In the past 10 years the rate of Hispanic growth in Florida has been exponential and only looks to increase for a while before stopping. Many businesses and schools are adapting to the growth in the Latino population and gearing programs and events to incorporate them. For California this is not a new issue, they have seen a rise in the Latino (especially Mexican due to sharing a border) population for many years and have adapted as usual. In recent years the fight regarding illegal immigrants has come to a head and California has taken a step in its decision on how to handle it, for the immigrants.
The Dream Act, has been tossed around in legislation and has most often been rejected, although it is gaining momentum. It would allow for children under the age of 18, who came into the United States illegally and have been here for over 5 years, the opportunity to get funding to attend college and possibly gain citizenship. As the Hispanic population has grown the Act is gaining more supporters and has finally won a major battle in California.
On Monday, July 25th, California Governor Jerry Brown signed AB 130 of the Dream Act at the Los Angeles City College. This first part, in a two part bill, allows students who are here illegally to receive private funded scholarships to attend any California public college. When Brown signed the bill he stated “It’s crucial that we invest in every child that lives and is born in this state. Signing this Dream Act is another piece of investment in people because people drives the culture, the economy.”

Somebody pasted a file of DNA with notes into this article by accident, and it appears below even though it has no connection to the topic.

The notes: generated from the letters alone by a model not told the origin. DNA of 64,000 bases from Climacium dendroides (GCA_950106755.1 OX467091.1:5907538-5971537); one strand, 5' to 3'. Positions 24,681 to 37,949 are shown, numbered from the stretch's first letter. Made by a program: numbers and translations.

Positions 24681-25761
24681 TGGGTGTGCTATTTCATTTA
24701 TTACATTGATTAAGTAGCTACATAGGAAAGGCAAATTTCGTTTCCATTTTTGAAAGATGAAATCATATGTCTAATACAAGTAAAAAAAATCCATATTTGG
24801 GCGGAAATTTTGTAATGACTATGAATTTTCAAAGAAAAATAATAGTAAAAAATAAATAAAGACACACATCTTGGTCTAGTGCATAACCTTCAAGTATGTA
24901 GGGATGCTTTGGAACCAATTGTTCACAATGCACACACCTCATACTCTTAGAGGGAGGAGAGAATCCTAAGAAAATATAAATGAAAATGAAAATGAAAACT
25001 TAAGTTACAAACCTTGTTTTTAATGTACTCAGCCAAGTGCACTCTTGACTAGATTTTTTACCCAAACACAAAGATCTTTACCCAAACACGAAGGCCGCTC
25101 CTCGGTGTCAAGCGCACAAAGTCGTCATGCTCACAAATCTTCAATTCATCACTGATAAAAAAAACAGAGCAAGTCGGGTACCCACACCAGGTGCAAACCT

With California setting the precedence, what can this mean for Florida, another state whose Hispanics are exponentially growing every year? Well currently, Florida is primarily a Republican state and if this bill were to be drawn through party lines, most Democrats support the bill while Republicans do not so therefore Florida potentially not support the bill. Yet every year, especially in the Central Florida area, the Latino population is booming and many have shown to support the Democrats. Although many of these are Puerto Ricans who are already U.S. citizens and would not be affected by this act, there are many Dominicans, Cubans, Mexicans and Latin/South Americans who call Florida home and support the bill. As these numbers grow Florida could change its party lines and support the Dream Act into action.
There are still many people who oppose the bill especially the second part the AB 131 which would allow students who are here illegally to receive State and Federal Government funding through loans and scholarships/grants. This does not sit well with the citizen population who are already struggling with sending their children to college and being restricted by the amount of public aid given to them. Currently the University of Central Florida can not give out much in out of state financial aid due to the cut backs and limited resources, for citizens alone. For this upcoming year tuition for out of state students will approximately be over $12,000 per semester not including books and living expenses. Currently illegal immigrants do not have to pay out of state tuition if they have been living in that particular state for over 6 months.
The Dream Act would be a dream come true for many children and families who fought their way over here to receive a better life. It would give them a chance they could not receive in their homeland and they risk their lives to attain the American Dream. But those who are citizens here and have paid the price over and over again to a Government that is in extreme debt and are losing their jobs and financial help are the ones who would pay the price for this Dream Act to come through. Schools are one of the first places to receive budget cuts and one can imagine this can only get worse with the Dream Act. Citizens are already paying the price with education and competing for college funding and entrance is already extremely difficult, so what is the solution? Is there even a solution? Tell me what you think.
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